The present application discloses and claims an optical coupler useable in a network disclosed in "Filtering High Order Modes of Short Wavelength Signals Propagating in Long Wavelength Single Mode Fibers" invented by Lucjan Sniadower, a coinventor hereof, the disclosure of which is incorporated herein by reference.

FIELD OF THE INVENTION

The present invention relates to an optical coupler for coupling light between a light emitter and a bent optical fiber by passing the light through a side of the optical fiber.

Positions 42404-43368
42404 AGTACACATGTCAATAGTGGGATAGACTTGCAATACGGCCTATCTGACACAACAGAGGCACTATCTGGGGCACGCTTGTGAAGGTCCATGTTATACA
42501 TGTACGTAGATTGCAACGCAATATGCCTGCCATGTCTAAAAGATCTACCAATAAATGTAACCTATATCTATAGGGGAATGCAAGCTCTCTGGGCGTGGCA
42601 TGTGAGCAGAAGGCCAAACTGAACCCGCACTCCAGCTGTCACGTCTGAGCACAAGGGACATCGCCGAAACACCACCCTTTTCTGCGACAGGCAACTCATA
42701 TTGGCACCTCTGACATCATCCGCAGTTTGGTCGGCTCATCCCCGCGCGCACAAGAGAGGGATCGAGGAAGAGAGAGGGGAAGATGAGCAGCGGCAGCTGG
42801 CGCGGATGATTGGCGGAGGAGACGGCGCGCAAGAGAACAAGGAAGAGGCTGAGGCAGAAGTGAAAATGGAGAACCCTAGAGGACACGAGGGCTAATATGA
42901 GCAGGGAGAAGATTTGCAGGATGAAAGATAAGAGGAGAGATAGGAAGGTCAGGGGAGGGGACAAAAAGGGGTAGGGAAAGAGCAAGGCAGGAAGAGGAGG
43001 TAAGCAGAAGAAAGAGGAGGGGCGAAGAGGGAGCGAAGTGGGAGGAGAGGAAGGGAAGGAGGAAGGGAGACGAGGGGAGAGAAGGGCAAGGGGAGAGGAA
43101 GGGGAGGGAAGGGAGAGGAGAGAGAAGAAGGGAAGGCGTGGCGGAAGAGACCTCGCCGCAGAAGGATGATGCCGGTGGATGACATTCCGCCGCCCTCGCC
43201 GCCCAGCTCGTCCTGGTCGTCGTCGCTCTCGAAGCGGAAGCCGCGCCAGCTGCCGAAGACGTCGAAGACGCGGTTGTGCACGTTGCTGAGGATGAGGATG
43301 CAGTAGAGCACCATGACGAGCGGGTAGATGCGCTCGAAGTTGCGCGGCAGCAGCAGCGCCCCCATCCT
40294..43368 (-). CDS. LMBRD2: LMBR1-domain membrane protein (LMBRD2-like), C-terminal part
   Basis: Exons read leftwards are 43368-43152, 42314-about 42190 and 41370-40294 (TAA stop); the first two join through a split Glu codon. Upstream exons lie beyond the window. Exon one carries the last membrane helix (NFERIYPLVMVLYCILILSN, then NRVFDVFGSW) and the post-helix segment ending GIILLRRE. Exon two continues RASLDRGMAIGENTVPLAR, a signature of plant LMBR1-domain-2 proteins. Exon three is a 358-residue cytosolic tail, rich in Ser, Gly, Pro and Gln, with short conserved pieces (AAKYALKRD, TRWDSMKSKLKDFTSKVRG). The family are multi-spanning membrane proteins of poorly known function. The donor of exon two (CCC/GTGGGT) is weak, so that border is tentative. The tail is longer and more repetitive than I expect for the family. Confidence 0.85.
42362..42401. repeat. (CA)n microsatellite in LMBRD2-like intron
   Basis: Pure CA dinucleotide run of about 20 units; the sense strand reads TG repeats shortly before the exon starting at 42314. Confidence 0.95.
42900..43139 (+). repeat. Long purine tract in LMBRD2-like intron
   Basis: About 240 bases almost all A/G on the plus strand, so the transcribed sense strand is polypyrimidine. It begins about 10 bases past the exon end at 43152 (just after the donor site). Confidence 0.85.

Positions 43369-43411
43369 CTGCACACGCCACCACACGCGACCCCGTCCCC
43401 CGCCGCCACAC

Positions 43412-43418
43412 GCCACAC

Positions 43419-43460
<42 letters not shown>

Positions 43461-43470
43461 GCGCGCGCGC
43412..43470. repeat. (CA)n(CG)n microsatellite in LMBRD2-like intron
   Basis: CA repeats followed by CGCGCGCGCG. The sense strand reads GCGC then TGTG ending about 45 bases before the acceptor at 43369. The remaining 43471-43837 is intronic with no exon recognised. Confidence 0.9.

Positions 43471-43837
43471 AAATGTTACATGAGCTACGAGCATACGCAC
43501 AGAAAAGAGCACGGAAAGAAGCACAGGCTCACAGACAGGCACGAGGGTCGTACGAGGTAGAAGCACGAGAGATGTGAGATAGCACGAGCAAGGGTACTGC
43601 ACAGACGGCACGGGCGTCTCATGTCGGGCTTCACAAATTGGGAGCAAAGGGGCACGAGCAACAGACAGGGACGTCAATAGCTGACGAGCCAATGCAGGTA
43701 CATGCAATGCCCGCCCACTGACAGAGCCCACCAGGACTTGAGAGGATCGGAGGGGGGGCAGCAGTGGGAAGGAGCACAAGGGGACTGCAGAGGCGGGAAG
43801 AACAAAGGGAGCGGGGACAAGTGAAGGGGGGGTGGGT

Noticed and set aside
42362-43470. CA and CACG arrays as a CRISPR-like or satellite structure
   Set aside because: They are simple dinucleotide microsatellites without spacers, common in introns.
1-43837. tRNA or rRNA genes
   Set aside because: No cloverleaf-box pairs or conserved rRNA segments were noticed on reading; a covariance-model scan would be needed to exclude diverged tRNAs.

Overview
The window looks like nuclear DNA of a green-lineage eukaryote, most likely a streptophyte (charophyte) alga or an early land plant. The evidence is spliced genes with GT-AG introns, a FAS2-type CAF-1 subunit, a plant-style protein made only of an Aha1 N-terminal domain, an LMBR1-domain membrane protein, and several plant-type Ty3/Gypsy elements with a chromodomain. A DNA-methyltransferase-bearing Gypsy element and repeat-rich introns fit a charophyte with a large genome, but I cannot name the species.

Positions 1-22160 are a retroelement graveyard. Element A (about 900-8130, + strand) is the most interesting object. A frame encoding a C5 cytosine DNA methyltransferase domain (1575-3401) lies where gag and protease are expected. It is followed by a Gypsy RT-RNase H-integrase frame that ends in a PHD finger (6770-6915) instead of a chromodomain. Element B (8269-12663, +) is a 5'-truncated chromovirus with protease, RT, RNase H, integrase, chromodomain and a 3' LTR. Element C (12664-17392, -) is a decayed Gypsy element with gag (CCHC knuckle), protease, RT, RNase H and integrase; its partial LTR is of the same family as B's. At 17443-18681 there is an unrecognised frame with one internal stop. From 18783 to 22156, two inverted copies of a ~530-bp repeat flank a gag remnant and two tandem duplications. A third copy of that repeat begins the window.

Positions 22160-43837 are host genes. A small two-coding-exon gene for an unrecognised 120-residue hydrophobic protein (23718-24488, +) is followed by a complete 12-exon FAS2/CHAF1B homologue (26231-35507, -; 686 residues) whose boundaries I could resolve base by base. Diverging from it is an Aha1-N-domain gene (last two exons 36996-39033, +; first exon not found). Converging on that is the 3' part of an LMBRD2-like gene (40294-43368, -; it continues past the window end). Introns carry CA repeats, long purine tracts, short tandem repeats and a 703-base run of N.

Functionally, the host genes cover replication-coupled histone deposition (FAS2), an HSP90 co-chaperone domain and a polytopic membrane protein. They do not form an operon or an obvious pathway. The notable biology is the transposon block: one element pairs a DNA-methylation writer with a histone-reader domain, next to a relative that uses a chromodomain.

BACKGROUND OF THE INVENTION

Numerous attempts have been made in the prior art to develop an optical coupler which effectively, efficiently, and inexpensively couples light bewteen an optical fiber and a light emitter such as a light emitting diode (LED), laser, or photodetector. Though numerous approaches have been specified, many require that the optical fiber be terminated and spliced to a coupling device which is disadvantageous since splicing tends to be a craft sensitive and expensive procedure, and splicing also results in unacceptably high optical losses.